The issue, how to further develop the requirements on the approach of future benefit projections, concerns of course as well the pre-enrolment General Information as the annual PBS. In the Consultation Paper EIOPA clearly outlines proposals, how the existing provisions can be made more substantial:
Again if we take a look at the two PBS models already published by EIOPA, we can exactly find these figures either in the section “What could you receive when you retire?” (model 1) or in the section “How much money could you get when you retire?” (model 2).
Therefore we consider these proposals as the minimum requirements on the approach to projections in the information documents (option 1), but we recommend at the same time to use the concept of information layering in order to voluntarily implement option 2 by an IORP (on the website of the IORP in case that different investment options are offered). As EIOPA has emphasized, the two options are "not mutually exclusive".
Of course, there should be as much consistency as possible between the approaches used for risk management and information purposes, but flexibility should not be excluded for IORPs. This is all the more important in times of strongly changing fundamental macroeconomic conditions (from low-interest rate phase to suddenly strongly higher inflation scenarios). Whatever approach might be chosen, most important are clear and reliable indicators for prospective and current members, which approach is chosen and which are the underlying assumptions.
But we all know that projections are only related to probabilities, and therefore especially prospective members need unequivocal information in order to be enabled to make a “well-informed decision”. That is why information on past performance is needed, and we propose that the period to be considered should not be limited to five years but extended to ten years (cf. article 37 (1) (g) of the current directive).
The Call for Advice by the Commission is very clear on this issue. The ongoing shift from DB to DC schemes – I quote - “results in a shift of investment risk from pension providers to pension savers and an erosion of the collective level of protection in occupational pension systems”. Therefore EIOPA shall evaluate “possible options” not only for prudential but also for governance and business conduct requirements. These are possible new requirements, because the current directive for example in Chapter V explicitly mentions only “prudential supervision”, although in the scope of this prudential supervision “information to be provided to members and beneficiaries” is included (cf. article 46 (j) of EU/2016/2341).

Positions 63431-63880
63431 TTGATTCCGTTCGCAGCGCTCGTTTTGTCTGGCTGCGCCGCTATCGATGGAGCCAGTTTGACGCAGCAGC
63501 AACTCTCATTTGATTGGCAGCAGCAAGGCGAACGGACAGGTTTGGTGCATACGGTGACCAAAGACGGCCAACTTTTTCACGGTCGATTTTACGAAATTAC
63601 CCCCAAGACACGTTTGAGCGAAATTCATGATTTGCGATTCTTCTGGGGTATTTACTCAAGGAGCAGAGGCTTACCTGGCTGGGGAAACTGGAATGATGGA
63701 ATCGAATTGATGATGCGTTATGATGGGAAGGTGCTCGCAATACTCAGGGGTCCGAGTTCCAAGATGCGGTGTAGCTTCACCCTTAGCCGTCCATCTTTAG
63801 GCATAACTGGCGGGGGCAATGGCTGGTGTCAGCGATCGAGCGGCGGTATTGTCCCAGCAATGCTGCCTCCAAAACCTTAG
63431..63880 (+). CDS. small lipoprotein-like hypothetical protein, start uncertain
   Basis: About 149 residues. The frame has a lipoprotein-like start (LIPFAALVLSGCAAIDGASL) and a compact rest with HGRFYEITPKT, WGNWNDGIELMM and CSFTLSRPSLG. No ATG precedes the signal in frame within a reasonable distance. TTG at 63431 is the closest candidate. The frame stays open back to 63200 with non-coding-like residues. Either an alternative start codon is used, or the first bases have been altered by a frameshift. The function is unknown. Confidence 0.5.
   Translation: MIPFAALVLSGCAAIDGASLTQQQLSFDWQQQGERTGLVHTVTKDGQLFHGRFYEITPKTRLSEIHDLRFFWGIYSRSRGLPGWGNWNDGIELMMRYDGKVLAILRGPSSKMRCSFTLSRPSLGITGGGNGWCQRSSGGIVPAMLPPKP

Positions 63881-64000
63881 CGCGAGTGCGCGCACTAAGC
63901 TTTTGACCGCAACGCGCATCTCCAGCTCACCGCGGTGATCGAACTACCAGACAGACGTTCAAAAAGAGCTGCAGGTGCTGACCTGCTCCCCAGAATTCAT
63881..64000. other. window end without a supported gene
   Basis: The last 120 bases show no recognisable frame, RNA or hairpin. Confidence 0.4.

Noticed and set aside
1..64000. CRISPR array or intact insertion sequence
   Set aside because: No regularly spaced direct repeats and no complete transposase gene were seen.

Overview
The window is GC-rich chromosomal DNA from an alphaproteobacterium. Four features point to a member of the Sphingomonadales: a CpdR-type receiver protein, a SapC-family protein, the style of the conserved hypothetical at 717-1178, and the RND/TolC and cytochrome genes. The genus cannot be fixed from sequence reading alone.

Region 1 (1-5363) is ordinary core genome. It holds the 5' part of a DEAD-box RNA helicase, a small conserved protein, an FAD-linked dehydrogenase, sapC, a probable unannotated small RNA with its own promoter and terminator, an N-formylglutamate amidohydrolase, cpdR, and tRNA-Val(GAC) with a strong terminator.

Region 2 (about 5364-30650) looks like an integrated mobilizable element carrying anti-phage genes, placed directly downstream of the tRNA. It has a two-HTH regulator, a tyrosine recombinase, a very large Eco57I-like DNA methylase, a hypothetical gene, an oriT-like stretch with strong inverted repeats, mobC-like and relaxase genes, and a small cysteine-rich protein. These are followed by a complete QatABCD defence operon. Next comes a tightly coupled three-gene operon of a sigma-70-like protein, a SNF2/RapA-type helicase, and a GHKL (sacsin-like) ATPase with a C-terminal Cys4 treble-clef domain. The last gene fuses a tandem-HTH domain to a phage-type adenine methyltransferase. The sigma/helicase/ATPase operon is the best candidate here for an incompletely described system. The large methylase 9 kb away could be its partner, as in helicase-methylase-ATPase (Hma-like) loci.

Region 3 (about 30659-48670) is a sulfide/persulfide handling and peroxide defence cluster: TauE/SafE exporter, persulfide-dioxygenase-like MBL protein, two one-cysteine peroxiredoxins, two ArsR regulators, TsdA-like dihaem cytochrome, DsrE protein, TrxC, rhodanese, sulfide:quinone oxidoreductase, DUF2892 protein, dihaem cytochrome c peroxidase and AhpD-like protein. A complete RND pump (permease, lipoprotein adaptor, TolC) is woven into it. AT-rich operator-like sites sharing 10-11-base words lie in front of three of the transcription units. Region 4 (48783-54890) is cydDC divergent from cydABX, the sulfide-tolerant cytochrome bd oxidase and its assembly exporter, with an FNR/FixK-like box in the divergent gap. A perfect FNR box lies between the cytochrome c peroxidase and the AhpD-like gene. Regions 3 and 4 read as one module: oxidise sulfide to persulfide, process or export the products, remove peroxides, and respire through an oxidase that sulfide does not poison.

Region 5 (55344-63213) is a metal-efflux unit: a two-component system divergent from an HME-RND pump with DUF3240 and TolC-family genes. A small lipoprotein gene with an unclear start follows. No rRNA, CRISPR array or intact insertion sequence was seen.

Following to the Consultation Paper EIOPA emphasizes two mains areas, where these conduct of business requirements shall be implemented. The “Investment Rules” based on article 19 of the current directive shall explicitly include the collective risk tolerance of the members of the IORP as a part of the long-term risk assessment. Additionally a “duty of care principle” shall be adopted following to which “Member States shall ensure that every IORP registered or authorised in their territories acts fairly and in accordance with the best interests of members and beneficiaries, and provides prospective members, members and beneficiaries with the necessary tools to properly assess the choices or options provided by the IORP.”
Here again we concluded that these requirements are not completely new ones, but they mainly substantiate already existing provisions (cf. article 19 (1) (a) and (c), article 25 (3) and article 41 (2) of the current directive). We see two main reasons, why these substantiations seem to be useful nevertheless: the first one is supervisory consistency especially with regard to the design phase of pension plans, as similar requirements exist in the Product Oversight and Governance requirements of IDD, PEPP and MIFID II. The second one consists in the current and urgent needs of the beneficiaries, as they are bearing more and more the investment risks under dramatically changing new macro-economic conditions, as already mentioned.
As a conclusion I would like to emphasize again that from our perspective EIOPA’s draft advice in this section reflects the experiences of the already existing models of the PBS and is fully based on the former Decision and Opinions of the Board of Supervisors on Long-Term Risk Assessment and on the Supervisory Reporting Requirements. From the perspective of the beneficiaries with regard to information given by IORPs or any other product provider, most important are understandability and comparability of the offered contract. The main criteria should be reliable benefit projections, past performance, disclosed costs, risk exposure and the overall return on investment. These criteria are all the more important in the current challenging times in which the long-term purchasing power of savings is endangered ever more. Therefore we clearly advocate to fully implement EIOPA’s draft advice of this section for the review of the IORPs II Directive.
* This article is an enlarged version of a presentation given at the EIOPA Workshop on IORPs II Review Consultation on 11 May 2023.